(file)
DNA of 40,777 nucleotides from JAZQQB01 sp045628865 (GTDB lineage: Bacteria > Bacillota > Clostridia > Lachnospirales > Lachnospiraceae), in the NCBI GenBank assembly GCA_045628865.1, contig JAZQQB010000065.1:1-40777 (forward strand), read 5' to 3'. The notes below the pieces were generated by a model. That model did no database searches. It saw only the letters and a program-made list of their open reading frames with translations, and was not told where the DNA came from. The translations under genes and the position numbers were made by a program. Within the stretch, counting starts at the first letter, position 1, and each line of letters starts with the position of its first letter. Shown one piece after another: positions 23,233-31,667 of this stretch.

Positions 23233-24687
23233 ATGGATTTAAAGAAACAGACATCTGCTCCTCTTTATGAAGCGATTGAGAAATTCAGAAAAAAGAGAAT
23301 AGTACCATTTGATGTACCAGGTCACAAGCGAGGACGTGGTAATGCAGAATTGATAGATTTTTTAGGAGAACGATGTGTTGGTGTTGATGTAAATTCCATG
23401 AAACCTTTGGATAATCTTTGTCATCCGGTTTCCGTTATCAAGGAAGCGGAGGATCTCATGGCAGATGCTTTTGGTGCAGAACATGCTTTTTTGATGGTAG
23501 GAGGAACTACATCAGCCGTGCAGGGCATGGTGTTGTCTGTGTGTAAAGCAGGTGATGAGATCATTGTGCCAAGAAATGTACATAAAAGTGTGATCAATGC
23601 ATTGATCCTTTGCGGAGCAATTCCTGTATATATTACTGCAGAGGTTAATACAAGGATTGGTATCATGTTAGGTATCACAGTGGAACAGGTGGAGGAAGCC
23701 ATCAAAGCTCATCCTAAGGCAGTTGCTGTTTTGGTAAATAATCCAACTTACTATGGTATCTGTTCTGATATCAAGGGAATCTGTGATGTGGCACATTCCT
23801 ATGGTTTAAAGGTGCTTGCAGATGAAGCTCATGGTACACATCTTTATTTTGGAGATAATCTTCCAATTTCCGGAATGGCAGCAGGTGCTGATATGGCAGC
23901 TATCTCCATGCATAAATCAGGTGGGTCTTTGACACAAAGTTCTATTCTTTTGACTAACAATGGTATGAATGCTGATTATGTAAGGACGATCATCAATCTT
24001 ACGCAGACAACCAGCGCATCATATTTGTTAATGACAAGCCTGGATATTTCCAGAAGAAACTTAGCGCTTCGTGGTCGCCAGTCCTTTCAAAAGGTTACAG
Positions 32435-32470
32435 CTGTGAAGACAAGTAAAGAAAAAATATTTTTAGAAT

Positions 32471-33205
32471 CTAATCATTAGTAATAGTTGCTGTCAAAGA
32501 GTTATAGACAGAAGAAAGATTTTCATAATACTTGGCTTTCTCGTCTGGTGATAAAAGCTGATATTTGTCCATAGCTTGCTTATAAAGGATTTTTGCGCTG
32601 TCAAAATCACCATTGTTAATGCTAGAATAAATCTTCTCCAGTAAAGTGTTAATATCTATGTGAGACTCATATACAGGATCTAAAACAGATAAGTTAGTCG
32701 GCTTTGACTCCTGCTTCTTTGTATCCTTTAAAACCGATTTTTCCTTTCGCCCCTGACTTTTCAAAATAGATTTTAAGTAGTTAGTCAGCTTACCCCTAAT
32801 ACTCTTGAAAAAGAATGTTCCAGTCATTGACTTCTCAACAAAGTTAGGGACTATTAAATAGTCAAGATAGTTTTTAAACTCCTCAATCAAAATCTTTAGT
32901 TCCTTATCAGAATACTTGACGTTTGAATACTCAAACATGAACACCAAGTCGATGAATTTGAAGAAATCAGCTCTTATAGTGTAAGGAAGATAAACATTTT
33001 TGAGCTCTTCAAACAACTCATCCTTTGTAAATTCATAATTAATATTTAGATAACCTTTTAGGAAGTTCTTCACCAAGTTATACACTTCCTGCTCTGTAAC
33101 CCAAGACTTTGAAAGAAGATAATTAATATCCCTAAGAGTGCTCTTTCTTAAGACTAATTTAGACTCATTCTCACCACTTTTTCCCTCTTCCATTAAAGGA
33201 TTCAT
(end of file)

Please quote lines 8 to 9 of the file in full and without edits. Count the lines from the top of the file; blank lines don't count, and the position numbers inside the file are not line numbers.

23701 ATCAAAGCTCATCCTAAGGCAGTTGCTGTTTTGGTAAATAATCCAACTTACTATGGTATCTGTTCTGATATCAAGGGAATCTGTGATGTGGCACATTCCT
23801 ATGGTTTAAAGGTGCTTGCAGATGAAGCTCATGGTACACATCTTTATTTTGGAGATAATCTTCCAATTTCCGGAATGGCAGCAGGTGCTGATATGGCAGC